Maybe you’re just on the margin of sleep. Or maybe sleep won’t come. My Night Vision series is about the patterns you finally see after prolonged staring into the dark.
I spend my share of the wee small hours staring at moonshadows and trying to make sense of things. Within The Eye explores that sleepy-wakeful state where images dance in front of your closed eyes. For me, it’s more like seeing shapes in clouds than like the entoptic images ancient people once painted on cave walls. For Within The Eye, I used recycled metal and plant materials to create marks on fabric, then worked into the patterns I found.
On nights after I had been stitching on this piece for many hours, when I closed my eyes to sleep, I didn’t see clouds. I was in the cave, with the story of a journey to share. Sometimes, when you’re stitching, you pick up the threads of those dreams to follow while you’re wide awake.
When insomnia turns me from an early bird into a night owl, what’s almost worse than not sleeping is knowing how I’ll feel the next day: Recycled, maybe. But probably not renewed. In the Night Vision series, you might detect a recycled sheet or pillowcase, the edge of an old blanket, a dish towel, a table cloth, the pocket of what was once a garment.
As I lie awake, I wish my flitting thoughts could be replaced with keen vision and the night owl’s legendary wisdom. I feel like a dodo, comically snared in the wrong place and time. Sometimes it takes a lunar spotlight to show me I’ve been trying to be something besides myself.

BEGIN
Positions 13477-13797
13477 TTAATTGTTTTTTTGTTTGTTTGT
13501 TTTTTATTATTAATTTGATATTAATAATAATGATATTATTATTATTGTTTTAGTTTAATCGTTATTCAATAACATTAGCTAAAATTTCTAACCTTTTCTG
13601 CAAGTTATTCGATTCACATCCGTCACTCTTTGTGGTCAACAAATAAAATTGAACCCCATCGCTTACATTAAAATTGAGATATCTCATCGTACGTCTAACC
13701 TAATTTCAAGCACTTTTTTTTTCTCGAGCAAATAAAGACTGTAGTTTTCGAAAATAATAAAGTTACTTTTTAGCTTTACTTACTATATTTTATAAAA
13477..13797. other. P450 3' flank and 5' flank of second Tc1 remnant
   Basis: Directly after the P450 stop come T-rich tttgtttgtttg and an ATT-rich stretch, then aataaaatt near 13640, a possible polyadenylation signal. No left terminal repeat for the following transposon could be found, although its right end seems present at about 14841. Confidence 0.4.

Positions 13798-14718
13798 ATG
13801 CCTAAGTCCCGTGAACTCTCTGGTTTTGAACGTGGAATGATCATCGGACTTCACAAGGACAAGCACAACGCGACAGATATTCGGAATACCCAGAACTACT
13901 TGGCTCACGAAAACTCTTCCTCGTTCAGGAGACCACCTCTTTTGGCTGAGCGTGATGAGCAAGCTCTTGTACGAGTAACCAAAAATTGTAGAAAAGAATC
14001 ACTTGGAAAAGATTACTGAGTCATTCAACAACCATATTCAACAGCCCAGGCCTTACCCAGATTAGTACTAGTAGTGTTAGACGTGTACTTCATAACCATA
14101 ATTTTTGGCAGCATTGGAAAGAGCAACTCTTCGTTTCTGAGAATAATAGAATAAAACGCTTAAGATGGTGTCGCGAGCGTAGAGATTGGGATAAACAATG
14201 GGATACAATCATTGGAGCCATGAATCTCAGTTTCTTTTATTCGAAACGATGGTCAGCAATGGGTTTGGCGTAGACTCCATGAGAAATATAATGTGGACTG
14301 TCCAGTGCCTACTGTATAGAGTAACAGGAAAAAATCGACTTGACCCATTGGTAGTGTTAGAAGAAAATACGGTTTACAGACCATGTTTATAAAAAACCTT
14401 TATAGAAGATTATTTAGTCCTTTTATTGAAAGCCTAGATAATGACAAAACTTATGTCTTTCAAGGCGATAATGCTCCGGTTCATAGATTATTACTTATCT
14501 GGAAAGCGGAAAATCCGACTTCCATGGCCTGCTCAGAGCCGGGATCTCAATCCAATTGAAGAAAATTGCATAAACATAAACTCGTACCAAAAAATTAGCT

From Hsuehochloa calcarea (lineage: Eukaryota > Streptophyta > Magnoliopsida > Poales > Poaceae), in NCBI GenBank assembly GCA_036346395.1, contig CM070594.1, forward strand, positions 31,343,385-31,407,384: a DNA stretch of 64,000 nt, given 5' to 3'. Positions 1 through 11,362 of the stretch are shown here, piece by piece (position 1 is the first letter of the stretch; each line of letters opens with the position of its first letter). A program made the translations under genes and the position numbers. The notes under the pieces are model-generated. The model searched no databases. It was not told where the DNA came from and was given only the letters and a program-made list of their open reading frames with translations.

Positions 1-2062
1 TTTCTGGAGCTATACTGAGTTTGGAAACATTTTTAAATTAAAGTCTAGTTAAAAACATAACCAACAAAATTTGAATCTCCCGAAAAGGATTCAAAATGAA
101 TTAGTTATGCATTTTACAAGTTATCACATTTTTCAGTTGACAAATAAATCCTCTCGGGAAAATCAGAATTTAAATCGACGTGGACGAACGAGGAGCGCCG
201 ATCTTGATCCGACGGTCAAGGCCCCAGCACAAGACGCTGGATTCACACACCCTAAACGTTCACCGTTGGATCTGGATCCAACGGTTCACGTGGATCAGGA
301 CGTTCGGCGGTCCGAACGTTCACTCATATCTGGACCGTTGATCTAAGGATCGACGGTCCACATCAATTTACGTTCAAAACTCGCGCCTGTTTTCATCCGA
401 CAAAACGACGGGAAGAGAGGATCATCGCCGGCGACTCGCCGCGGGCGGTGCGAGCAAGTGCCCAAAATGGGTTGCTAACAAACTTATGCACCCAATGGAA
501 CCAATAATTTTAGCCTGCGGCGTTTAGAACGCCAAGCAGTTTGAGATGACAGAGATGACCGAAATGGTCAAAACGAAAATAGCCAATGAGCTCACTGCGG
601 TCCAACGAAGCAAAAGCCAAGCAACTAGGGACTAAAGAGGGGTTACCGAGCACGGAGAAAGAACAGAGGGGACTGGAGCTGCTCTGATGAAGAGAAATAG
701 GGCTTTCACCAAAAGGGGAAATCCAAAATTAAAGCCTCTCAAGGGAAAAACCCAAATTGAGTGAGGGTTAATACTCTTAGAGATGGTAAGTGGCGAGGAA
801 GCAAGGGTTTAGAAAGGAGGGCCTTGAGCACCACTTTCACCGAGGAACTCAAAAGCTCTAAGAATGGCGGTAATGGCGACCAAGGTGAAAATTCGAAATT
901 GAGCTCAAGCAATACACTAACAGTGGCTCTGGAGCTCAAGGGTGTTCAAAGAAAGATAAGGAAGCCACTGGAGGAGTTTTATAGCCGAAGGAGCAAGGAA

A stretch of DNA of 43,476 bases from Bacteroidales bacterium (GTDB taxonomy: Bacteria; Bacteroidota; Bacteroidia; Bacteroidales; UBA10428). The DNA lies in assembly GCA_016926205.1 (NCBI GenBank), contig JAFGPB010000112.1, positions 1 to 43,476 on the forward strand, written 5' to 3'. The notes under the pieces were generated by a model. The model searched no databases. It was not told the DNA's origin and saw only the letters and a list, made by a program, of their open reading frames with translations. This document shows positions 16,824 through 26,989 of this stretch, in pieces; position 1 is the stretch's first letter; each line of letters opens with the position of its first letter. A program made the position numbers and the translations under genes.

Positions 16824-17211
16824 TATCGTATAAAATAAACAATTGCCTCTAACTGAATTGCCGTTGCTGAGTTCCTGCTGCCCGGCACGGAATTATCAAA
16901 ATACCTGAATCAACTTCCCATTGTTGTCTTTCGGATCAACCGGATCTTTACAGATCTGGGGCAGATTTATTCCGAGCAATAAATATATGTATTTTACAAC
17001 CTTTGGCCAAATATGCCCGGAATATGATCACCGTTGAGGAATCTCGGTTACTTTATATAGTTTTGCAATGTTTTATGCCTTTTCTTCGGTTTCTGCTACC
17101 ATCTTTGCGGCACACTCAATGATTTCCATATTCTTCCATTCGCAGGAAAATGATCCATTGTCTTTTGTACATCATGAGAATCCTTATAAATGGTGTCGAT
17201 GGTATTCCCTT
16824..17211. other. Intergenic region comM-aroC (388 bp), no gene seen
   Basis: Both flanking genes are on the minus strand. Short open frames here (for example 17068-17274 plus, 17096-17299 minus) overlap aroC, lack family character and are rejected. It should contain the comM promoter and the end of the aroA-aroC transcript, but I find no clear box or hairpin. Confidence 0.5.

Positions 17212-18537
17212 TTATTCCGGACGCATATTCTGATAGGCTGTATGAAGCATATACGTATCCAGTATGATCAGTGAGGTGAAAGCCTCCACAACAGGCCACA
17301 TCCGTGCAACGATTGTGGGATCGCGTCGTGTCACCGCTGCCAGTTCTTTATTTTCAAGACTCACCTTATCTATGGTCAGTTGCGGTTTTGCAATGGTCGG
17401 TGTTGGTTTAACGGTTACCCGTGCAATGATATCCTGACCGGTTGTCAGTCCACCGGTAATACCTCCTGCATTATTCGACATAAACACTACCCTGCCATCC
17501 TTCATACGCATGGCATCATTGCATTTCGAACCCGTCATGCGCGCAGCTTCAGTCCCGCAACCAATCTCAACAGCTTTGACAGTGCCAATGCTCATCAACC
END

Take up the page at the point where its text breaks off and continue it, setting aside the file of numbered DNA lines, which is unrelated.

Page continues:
Occasionally I still dream it’s the day of an important math exam, and I am unprepared. It’s silly. I’m old enough to know you can start each day with a clean slate. It’s just harder after a night of weird dreams or insomnia.
Whatever storm of insecurity brings on the math nightmare will pass.
In its wake, I’ll do what I always do: Start putting things in order again.
When sleep comes more nights than not, or more of a night than not, I’m grateful. When it feels at least possible to wake, look out the window, then drift back off to sleep, I don’t mind the waking.
Out here in the country, there’s little point in closing drapes in the bedroom. I lie next to the window under a curtain of stars finer than any lace I might hang over the glass to keep the wonder out. You may have the same view.